(232e) CO2 Utilization in the Production of Ethylene Oxide | AIChE

(232e) CO2 Utilization in the Production of Ethylene Oxide


Mobley, P. - Presenter, RTI International
Peters, J., RTI International
Akunuri, N., RTI International
Lail, M., RTI International
A conventional hydrocarbon feedstock that is of particular interest for CO2 utilization is ethylene, which is used to make ethylene oxide. Ethylene oxide is an important feedstock for the chemical industry and is used to make many useful products such as polyurethanes, polyols, glycols, nitriles, alcoholamines, and ethers. Ethylene oxide is manufactured by several closely related industrial processes by major chemical makers worldwide (e.g., DOW Chemical, Japan Catalytic Company, Shell International Chemicals, Sumitomo Chemical, BASF, Scientific Design).

The chemical methodology by which ethylene oxide is currently produced is the partial oxidation of ethylene using oxygen (this process is called epoxidation). A silver-based catalyst is used, and either air or preferably oxygen is the oxidant. Ethylene epoxidation is performed at lower temperatures (220 to 280°C) compared with other selective oxidation processes and at high pressure (10 to 30 bar).1

The Captured CO2 Catalyst for the Production of Ethylene oxide (C3-PEO), a technology being developed at RTI International, aims at producing ethylene oxide—a high-value chemical—while consuming CO2—a greenhouse gas. This technology is based on novel catalysts utilizing the following key discoveries:

  1. Abstraction of oxygen from CO2 using the reduced mixed-metal oxide catalysts

  2. Transfer of the abstracted oxygen from CO2 to react with hydrocarbons to form desired products

  3. Operation at temperatures which make these catalysts commercially practical to produce ethylene oxide

    Our proposed process uses a cofeed reactor as shown in Figure 1. The proposed ethylene oxide process will have a concentrated CO byproduct stream, which could be used for the manufacture of many products such as methanol, dimethyl ether, acetic acid, acetic anhydride, vinyl acetate, styrene, terephthalic acid, formic acid, n-butanol, 2-methylpropanal, acrylic acids, neopentylacids, propanoic acid, dimethyl formamide, and Fischer-Tropsch hydro­carbons.2 Therefore, the two marketable product streams from the proposed process are ethylene oxide and CO, which are both valuable intermediates for the petrochemical industry.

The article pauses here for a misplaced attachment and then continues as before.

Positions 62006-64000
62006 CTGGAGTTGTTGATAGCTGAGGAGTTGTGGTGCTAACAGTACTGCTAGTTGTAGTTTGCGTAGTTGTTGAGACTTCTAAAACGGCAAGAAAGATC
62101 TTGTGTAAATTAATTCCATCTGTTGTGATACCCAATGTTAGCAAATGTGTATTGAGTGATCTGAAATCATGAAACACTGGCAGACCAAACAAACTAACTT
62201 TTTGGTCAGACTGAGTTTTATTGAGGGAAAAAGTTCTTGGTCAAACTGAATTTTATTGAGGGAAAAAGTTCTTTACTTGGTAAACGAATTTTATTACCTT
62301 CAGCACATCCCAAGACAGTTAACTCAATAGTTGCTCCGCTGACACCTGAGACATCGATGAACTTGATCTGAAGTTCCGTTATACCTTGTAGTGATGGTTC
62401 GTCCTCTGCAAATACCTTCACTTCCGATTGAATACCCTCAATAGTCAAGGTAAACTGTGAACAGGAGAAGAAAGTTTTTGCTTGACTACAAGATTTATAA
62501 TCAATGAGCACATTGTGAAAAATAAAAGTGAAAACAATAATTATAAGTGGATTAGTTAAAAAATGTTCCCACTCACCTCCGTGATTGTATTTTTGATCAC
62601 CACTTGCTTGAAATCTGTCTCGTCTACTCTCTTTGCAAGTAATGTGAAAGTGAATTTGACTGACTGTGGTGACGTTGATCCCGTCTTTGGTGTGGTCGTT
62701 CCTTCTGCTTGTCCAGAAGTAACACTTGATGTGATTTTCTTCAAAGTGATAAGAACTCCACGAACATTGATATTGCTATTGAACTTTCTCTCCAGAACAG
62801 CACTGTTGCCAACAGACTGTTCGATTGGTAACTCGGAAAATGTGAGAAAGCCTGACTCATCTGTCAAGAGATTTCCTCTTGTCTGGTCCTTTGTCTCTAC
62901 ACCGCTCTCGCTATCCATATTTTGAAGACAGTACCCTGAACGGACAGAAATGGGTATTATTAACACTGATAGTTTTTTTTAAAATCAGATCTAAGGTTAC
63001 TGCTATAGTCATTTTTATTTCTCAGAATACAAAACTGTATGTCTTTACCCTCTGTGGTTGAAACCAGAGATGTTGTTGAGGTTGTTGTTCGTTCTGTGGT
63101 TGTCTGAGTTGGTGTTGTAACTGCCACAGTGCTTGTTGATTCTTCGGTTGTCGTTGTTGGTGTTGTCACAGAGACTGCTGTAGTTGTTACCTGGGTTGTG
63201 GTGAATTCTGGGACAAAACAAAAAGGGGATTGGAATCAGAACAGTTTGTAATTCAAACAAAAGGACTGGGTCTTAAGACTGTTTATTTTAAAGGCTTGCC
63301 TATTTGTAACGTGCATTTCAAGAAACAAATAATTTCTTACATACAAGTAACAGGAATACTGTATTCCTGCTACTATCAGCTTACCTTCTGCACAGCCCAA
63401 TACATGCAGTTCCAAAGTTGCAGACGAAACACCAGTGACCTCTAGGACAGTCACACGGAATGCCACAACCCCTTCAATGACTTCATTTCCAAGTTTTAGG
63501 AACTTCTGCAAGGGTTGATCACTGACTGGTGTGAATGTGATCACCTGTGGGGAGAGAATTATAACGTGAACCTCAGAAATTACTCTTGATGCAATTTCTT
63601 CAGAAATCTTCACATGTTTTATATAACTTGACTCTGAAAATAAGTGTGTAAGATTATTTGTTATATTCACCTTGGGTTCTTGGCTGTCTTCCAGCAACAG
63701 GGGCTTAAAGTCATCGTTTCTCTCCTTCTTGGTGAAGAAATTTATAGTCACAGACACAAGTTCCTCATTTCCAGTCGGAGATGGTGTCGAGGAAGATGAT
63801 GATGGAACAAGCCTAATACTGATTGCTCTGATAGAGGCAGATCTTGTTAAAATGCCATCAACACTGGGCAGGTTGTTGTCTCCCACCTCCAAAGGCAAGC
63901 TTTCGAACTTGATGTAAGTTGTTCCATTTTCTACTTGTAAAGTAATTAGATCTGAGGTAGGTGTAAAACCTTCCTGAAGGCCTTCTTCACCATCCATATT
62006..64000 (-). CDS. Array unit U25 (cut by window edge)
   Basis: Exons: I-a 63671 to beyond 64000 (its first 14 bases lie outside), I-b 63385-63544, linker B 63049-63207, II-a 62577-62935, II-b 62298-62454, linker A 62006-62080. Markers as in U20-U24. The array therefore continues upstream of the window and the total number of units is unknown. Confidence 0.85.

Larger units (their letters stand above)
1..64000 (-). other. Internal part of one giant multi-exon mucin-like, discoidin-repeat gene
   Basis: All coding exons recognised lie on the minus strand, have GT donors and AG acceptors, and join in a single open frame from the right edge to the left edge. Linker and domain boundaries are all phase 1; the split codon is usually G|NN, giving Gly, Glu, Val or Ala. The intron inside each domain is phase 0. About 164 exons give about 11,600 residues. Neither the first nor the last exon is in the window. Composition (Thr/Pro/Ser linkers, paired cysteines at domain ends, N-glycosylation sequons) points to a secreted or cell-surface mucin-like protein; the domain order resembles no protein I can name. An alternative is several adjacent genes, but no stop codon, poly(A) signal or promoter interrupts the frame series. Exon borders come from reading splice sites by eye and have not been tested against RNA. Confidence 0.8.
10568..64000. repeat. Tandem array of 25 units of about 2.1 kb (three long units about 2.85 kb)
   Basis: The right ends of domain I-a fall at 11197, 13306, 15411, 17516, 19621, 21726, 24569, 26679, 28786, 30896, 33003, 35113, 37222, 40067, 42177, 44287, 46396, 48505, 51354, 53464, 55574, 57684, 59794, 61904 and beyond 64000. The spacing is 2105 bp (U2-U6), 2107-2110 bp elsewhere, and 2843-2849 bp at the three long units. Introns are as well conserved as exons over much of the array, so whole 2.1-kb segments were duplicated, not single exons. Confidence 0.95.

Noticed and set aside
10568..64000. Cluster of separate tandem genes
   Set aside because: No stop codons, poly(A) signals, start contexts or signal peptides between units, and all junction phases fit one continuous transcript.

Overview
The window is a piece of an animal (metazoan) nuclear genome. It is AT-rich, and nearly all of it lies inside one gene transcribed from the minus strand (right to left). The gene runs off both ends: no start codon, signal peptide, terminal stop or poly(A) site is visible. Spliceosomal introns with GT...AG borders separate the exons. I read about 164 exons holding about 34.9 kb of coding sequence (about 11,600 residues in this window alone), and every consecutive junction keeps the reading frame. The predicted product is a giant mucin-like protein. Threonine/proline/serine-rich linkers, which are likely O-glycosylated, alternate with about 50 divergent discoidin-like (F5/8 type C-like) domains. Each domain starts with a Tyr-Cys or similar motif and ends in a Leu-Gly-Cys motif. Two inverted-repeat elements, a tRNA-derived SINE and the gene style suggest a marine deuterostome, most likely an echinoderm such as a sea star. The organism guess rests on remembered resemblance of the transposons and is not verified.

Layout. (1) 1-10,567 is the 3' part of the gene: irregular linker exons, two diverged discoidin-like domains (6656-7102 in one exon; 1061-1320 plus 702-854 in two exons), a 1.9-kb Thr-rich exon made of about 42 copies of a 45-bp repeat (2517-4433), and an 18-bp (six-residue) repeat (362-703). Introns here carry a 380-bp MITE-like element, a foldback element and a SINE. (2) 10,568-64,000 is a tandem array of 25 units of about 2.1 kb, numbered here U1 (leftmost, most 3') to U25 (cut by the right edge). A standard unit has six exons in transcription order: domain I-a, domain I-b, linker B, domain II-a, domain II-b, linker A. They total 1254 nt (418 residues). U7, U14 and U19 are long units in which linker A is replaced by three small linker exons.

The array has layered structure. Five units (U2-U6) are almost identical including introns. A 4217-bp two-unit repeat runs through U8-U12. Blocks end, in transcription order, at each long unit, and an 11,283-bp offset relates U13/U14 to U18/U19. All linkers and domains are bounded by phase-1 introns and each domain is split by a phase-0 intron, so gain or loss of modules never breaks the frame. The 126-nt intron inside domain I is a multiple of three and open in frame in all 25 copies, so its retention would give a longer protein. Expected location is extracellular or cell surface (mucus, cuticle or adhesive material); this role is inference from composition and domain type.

Figure 1. Conceptual schematic of the transport reactor process used in this process.

RTI has improved on its previous catalyst formulations for CO2 utilization3 and developed families of catalysts which can both remove oxygen from CO2 and transfer the oxygen to ethylene to make ethylene oxide. The catalyst families are based on metal oxide phases which were found to be similar to iron in terms of reacting with CO2, but are more selective than iron for ethylene epoxidation. Improvements on the production of ethylene oxide have been made by the use of promoters, probing the catalyst support to identify a correlation with support acidity, and observing the impact of surface area on dispersion. Ethylene oxide has been produced at small scale in the fixed-bed catalyst test reactor in both a continuous cofeed and a transport mode of operation. However, a cofeed system was found to be optimal and studied for scale-up of the technology.

Life cycle analysis has shown that the process avoids more than 2.8 kg of CO2 per kg of ethylene oxide produced. Techno-economic analysis results show that the process can produce an IRR above 15%, and sensitivity analyses reveal the most important factors regarding the economic viability of the technology. We have compared the RTI CO2 oxidation process with the state of art partial oxidation process and found that the new process can be economically favorable depending on market conditions.

(1) Chongterdtoonskul, A.; Schwank, J. W.; Chavadej, S. Journal of Molecular Catalysis A: Chemical 2013, 372.

(2) Kolb, K. E.; Kolb, D. Journal of Chemical Education 1983, 60, 57.

(3) Shen, J. P.; Mobley, P. D.; Douglas, L. M.; Peters, J. E.; Lail, M.; Norman, J. S.; Turk, B. RSC Advances 2014, 4, 45198.

Keywords: CO2 Utilization, Ethylene Epoxidation